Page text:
You might want to think twice when using a nickname for travel bookings.
One couple found this out the hard way when they were forced to cough up about $3,000 at the airport due to using a shorter first name instead of a full name on the ticket.
Last summer, Phil and Kate had planned to fly from Brisbane to Melbourne with Virgin Airlines and eventually to London aboard Qatar Airways, they told Australia’s 9 News. The couple said they scored a deal through a third-party website called Student Universe and were thrilled with paying just $1,600 each ($2,400 in Australian dollars) for their getaway.
However, Phil had booked Kate’s ticket using the shortened form of her name Katherine, which was the name on her passport.
“It was an administrative error, I think I married Kate in church and not Katherine,” he said.
When they arrived at the airport, Virgin was unable to help and informed them they would need to contact Student Universe, where they had purchased the ticket, to have her name changed on the booking in order to board the plane.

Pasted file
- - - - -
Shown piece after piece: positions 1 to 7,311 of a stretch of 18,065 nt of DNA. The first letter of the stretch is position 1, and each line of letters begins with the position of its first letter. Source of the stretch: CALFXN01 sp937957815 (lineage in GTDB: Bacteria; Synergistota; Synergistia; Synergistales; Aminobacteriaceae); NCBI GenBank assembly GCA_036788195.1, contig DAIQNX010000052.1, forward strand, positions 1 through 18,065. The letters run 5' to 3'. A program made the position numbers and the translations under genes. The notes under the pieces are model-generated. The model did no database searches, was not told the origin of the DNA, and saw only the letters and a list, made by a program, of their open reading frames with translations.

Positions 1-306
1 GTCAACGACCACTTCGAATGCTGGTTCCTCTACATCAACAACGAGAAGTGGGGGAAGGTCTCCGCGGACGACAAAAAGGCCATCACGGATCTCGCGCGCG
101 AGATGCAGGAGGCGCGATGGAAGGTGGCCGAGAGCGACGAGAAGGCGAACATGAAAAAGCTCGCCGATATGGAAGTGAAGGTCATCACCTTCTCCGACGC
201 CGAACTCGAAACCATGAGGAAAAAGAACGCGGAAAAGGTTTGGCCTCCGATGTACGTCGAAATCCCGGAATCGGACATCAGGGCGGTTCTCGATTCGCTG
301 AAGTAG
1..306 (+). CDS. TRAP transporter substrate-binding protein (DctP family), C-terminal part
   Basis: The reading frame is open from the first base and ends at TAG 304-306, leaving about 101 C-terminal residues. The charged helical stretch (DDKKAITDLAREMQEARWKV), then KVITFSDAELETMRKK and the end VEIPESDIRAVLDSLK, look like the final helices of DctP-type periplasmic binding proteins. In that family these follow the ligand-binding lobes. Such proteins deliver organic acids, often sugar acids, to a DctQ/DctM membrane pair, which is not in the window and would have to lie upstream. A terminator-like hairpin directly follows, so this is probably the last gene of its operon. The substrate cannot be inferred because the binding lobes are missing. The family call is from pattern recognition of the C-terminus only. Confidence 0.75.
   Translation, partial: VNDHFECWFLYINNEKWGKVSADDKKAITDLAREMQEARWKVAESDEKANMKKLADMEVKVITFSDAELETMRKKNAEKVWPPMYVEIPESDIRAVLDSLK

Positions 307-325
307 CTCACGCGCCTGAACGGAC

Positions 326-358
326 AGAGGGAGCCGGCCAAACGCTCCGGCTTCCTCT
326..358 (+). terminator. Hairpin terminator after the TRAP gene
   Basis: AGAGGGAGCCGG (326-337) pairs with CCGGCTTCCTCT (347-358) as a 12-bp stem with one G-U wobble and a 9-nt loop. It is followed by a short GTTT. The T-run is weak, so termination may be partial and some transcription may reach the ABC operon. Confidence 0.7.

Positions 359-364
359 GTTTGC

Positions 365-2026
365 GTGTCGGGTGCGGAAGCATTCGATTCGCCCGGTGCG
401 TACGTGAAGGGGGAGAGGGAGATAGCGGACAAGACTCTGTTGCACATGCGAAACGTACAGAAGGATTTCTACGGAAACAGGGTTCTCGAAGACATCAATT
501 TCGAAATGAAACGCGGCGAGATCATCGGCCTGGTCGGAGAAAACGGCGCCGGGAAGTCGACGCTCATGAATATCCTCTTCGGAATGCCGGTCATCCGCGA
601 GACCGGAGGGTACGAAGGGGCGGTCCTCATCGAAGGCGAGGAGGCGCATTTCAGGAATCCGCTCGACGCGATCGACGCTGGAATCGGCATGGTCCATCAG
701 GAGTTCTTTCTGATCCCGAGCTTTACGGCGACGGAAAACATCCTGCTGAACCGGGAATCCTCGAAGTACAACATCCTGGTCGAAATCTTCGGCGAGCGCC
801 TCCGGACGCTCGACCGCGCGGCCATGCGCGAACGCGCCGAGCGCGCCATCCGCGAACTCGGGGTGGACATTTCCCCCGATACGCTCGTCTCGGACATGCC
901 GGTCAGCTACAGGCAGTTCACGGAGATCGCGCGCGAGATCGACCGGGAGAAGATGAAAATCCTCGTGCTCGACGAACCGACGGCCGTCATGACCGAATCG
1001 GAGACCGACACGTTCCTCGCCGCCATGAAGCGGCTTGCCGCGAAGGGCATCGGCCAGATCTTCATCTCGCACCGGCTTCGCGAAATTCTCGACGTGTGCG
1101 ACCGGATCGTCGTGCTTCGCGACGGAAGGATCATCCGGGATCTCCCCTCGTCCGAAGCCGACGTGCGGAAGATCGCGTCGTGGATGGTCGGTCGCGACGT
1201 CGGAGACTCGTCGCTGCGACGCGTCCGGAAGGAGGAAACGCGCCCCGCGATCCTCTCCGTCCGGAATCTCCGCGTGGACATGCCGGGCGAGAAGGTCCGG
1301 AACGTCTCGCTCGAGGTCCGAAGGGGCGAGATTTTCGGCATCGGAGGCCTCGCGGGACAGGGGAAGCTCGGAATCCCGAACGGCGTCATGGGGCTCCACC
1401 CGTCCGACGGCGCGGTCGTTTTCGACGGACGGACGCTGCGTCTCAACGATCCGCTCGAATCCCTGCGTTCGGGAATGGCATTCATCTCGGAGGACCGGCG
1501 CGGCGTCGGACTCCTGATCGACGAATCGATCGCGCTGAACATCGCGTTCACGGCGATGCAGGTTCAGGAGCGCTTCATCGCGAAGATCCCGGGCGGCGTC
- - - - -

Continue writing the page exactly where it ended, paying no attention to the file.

Rather than paying a fee to alter her ticket, the couple was forced to cancel her ticket and book a new one under the name “Katherine” — which cost $3,147 ($4,700 AU).
“They didn’t have time, that was their reasoning, to issue a name change on the ticket — but they had time to sell us a new ticket,” Phil said.
Kate said she “begged” the agency to help her but was rebuffed. Student Universe told 9 News in a statement that it was just following standard airline regulations.
Quentin Long, an expert from booking site Australian Traveller, told the local news channel that it’s important to book a ticket with a name that matches what’s on a passport.
“It’s not just about security it’s also about visas, it’s about inter-government agencies, it is really, really important,” he said. “You’ve got to be across the details, there’s no shortcuts.”
Long explained that while airlines are generally willing to help rectify issues for travelers who booked using their services, it’s not often the case with third-party websites that lure in customers with low prices.
“If you do seek out the cheapest airfares there is a ramification that you have very little room to move — if there is a mistake you are going to have to pay,” he added.
Phil and Kate are hardly the first to experience this issue, as many others have detailed similar incidents on travel websites regarding booking with a nickname or shorter name. Meanwhile, others have had discrepancies with their passport photos, like one woman who said she was “too hot” in her photo and wasn’t allowed to board.